and their attempt at quiet post-psychedelia is nice too:
But for the most part, the album wanders in a slow and undetermined way. And, wow, is it is good record for listening to when you’re feeling sorry for yourself: “Haunted House,” “Please Don’t Turn Out the Lights,” “Bad Bad Dreams” … it’s not really a fun record. But it’s definitely an album with its charms, and set alongside 2 Years On and Trafalgar, it stands to define this transitional phase as one of melancholy and self-awareness, rather than the jaunty Britpop or crisp disco the band is best known for.
Unfortunately, its follow-up did little other than to further reinforce the fact that the Bee Gees were at Rock Bottom. Life in a Tin Can is an entirely unimpressive album that fits the mold set by its predecessors, but nonetheless has very little to offer. Even the best song’s not very good:
And as unremarkable as Life In A Tin Can is, the album that was supposed to be its companion – A Kick in the Head Is Worth Eight in the Pants – wasn’t even released. Recorded at the same time (and with apparently the same lack of inspiration) as Life In A Tin Can, A Kick in the Head … was put out of its misery before it could even hit the shelves.
But then, Rock Bottom began to turn into something truly worth paying attention to. The Bee Gees teamed up with Arif Mardin to record Mr. Natural; Mardin’s deep and unimpeachable bona fides as Atlantic’s go-to producer during the label’s ’60s soul heyday meant that he knew how to bring out the best in artists. And he did just that with the Bee Gees. Mr. Natural is an immensely rewarding album, but one whose pleasures are subtle and exploratory. Although Mardin wouldn’t accidentally discover Barry Gibb’s falsetto until the Main Course sessions, it’s clear that he was pushing the band in new directions during the Mr. Natural sessions. There’s no funk here yet, but by getting the band to focus on the soulful plaintiveness that had defined their last few albums, he was able to let the brothers exercise some of their formative R&B influences in an interestingly tangential way. There’s soul, there’s gospel, there’s moody balladry, and there’s even a little bit of rock ‘n’ roll, but it’s still a Bee Gees album that’s somewhat of a piece with the few that came before it.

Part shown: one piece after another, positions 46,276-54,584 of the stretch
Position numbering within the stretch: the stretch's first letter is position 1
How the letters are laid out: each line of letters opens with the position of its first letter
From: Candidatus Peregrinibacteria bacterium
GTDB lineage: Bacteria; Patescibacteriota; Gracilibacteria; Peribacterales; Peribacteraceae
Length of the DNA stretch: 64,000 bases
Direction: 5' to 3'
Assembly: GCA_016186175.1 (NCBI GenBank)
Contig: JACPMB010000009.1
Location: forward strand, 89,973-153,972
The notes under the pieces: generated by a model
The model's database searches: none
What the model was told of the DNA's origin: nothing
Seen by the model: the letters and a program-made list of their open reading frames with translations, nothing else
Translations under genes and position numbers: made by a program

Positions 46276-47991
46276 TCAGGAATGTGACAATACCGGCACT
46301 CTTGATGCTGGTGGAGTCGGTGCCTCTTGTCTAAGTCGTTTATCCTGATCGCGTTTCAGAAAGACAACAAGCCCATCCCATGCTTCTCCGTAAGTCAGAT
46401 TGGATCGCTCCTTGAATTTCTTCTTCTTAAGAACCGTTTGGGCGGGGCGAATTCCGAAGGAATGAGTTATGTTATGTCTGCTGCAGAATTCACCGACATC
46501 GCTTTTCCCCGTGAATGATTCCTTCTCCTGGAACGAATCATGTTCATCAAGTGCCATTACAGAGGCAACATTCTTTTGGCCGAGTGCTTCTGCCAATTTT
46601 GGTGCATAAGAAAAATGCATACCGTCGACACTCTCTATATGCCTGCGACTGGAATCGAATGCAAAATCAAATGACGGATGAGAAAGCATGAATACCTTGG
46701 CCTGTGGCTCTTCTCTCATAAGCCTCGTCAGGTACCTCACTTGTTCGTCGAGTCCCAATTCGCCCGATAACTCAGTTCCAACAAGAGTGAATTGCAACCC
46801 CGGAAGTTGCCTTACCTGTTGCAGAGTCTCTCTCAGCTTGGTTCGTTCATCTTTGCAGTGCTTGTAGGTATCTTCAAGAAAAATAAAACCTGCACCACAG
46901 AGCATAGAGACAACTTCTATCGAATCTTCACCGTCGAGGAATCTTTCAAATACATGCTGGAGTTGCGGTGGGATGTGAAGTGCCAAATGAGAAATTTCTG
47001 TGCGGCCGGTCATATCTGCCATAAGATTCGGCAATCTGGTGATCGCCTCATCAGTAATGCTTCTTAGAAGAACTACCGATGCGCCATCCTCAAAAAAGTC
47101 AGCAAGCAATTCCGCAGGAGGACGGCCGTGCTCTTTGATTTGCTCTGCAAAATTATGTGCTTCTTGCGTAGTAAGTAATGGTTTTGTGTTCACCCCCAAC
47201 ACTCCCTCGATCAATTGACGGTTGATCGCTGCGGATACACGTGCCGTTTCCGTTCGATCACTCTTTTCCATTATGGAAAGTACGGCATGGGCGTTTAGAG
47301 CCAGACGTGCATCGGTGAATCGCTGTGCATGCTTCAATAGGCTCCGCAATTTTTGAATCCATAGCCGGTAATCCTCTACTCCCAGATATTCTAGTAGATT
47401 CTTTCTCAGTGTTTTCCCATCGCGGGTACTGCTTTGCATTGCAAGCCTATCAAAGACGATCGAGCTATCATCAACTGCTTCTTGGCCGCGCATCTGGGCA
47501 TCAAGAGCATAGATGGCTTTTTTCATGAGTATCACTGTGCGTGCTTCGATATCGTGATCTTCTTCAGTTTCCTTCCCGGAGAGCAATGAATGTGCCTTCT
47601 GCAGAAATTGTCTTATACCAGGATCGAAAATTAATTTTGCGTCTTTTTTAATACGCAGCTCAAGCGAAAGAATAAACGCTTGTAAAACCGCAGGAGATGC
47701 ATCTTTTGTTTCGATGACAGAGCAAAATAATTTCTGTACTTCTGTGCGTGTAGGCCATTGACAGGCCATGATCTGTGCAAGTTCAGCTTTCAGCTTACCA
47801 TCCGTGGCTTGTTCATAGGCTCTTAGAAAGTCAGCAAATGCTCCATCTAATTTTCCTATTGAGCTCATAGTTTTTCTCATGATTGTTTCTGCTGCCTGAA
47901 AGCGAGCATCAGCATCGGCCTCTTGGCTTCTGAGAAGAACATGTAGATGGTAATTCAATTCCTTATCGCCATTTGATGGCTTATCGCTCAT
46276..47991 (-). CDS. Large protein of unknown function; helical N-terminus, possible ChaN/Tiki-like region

It’s just a great album, and it’s one that should stand as a bridge between stylistic eras, but winds up sounding completely individual. It’s also plenty odd, as there’s no obvious hit, there’s no binding stylistic mold, and there’s absolutely no clue that these guys will invent pop-disco in just a few months.
In other words, it may have been Rock Bottom (it peaked at #178 on the U.S. album chart), but it was probably the most important album the Bee Gees ever made.
And, as this journey began with a YouTube dive, so should it end. Check out this concert the band did in 1974 in Melbourne to promote Mr. Natural: